I wrote this blog post in bits and pieces over the last 36 hours, after hearing a message emphasizing that God blesses us with strength through anointed weakness. All the while I couldn’t help thinking of Nick Vujicic. Last night, I watched a number of Nick’s youtube videos, looking for the “right” one to include in this post. I had already seen a number of Nick’s videos over the last few months but I had never heard him talk about his decision to serve Christ in any of them. I bought his biography last week, but haven’t begun reading it yet. I knew I had found the video to include when I got the 3 minute 45 second mark. Go ahead, it’s worth the 8 minutes.
“Because I have no arms and no legs He’s using me all around the world and we’ve seen so far, approximately – and this is conservative – 200,000 souls come to Jesus Christ for the very first time in the last 6 or 7 years . . . I would rather have no arms and no legs temporarily here on earth and be be able to reach someone else for Jesus Christ – and then spend eternity with them there.”
So yes. I believe that sometimes God sends us trials.
And then, there’s Rachel Barkey. I stumbled upon Rachel’s story in 2009 when I was researching the paradox of evil and suffering vs. a loving and all powerful God. Rachel died of cancer at the age of 37, leaving behind a husband and 2 small children. But before she died, she had an opportunity to give her testimony in which she describes the trials of her last years. It’s a compelling 55 minute testimony that I’ve found myself thinking about often over the last two years. You can watch it HERE (start at the 2:10 minute mark to skip to the beginning), but here’s the quote I transcribed for inclusion in a blog post after I watched it back in June of 2009:
“I am dying.
But so are you.
Neither of us knows if we will even see tomorrow. And perhaps the reason that I am suffering now, the reason that God is waiting to bring judgment against all the evil in this world is because he is waiting for you. For you to acknowledge your sin and to turn to him for forgiveness.
Maybe you are the one we are waiting for.
Jesus suffered. God did not spare him. Why would he spare me? If my suffering would result in good for you? If my suffering is the means that God would use to bring even one person to himself, it is an honor for me to suffer.
Does that seem strange?
I suppose it does.
But really, it is the only way that all of this makes any sense at all.
A God who sees my suffering but is is unable, or worse, unwilling to spare me? A God who sees my suffering but allows it? With no greater purpose or hope? My God is able to save me and he will. But save me from what?
From a life without him.”
So yes, I believe that sometimes, God sends trials.
(thank you Jessi, for inspiring this post)
“Here’s what you do,” said Elisha. “Go up and down the street and borrow jugs and bowls from all your neighbors. And not just a few—all you can get. Then come home and lock the door behind you, you and your sons. Pour oil into each container; when each is full, set it aside.” She did what he said. She locked the door behind her and her sons; as they brought the containers to her, she filled them. When all the jugs and bowls were full, she said to one of her sons, “Another jug, please.” He said, “That’s it. There are no more jugs.” Then the oil stopped.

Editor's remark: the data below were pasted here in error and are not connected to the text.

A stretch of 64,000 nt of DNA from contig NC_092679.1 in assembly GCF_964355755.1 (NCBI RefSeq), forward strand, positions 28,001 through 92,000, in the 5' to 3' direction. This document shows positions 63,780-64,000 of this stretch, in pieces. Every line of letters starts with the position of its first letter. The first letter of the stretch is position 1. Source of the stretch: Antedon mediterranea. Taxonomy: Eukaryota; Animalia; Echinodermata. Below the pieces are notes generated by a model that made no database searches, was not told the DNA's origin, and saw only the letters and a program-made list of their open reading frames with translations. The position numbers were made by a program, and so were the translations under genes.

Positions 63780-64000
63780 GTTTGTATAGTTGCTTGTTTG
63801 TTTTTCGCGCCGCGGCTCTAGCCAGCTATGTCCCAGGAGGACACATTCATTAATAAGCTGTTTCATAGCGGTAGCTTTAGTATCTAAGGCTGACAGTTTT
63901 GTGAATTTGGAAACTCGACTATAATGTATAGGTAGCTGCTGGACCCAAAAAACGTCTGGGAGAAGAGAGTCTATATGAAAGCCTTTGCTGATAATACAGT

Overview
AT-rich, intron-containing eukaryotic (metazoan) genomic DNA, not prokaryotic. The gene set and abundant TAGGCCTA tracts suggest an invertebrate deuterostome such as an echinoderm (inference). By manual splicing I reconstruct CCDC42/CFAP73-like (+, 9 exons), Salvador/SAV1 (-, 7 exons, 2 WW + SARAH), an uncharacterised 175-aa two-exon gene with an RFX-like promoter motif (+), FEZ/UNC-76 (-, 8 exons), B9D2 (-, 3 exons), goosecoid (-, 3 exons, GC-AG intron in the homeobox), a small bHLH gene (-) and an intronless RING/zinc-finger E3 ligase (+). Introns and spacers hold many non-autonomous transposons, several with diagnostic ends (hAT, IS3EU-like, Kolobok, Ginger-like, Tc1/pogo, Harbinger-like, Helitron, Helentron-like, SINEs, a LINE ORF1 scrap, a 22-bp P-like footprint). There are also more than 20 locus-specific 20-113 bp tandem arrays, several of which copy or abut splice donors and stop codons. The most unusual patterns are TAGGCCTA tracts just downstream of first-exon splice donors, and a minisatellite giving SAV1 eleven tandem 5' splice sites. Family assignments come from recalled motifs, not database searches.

2 Kings 4:3-6 (The Message)
When I was a little girl, I used to pray for an unextraordinary life.
I thought that blessings were limited and were balanced with tragedy – things I feared. There was this imaginary teeter-totter in my head. All the blessings were piled on one seat while challenges and troubles were precariously stacked on the other. One blessing too much would tip the balance and God would have to step in and even things up.
I figured, if nothing really great happened to me, then nothing really bad would happen to me. So I prayed for a balanced teeter-totter.
It was safe.
Kid theology at it’s finest.
I rarely asked for blessings in my life, because in my mind, a blessing would always come with some sort of down side. And the down side wouldn’t always be in my life. If I experienced a blessing, I was always looking for where God would even it up. Who would get the trial? Would it be me? One of my parents? My siblings? Friends?
And there were degrees of blessings and trials. If I got to go to Disney World, some kid out there didn’t – because they came down with strep throat. If my family won the Publisher’s Clearinghouse Sweeptakes? Someone. might. die.
The blessings I already experienced weren’t often recognized. “Normal” life was taken for granted. I viewed blessings like prizes. Extraordinary.
Like I said. Kid theology at its finest.
It was a long time coming, but these days, I understand that God’s grace – and his blessings – are unlimited (and that teeter-totters are only good for broken tailbones or a chin full of stitches). When I’ve experienced trials in my life, sure God might have sent them, but it’s just as likely He allowed them. Either way, He’s promised that He will work it all for good. Even when, from my own perspective, it didn’t seem like it was for my good.
Looking back at my life, I can see blessings in what I once thought were just trials. Of course, I don’t see a blessing in every trial, but I still believe God worked it for good. Maybe someone else was blessed as a result of some trial God sent or allowed in my life. That doesn’t mean they got a blessing and God evened up the teeter-totter with me.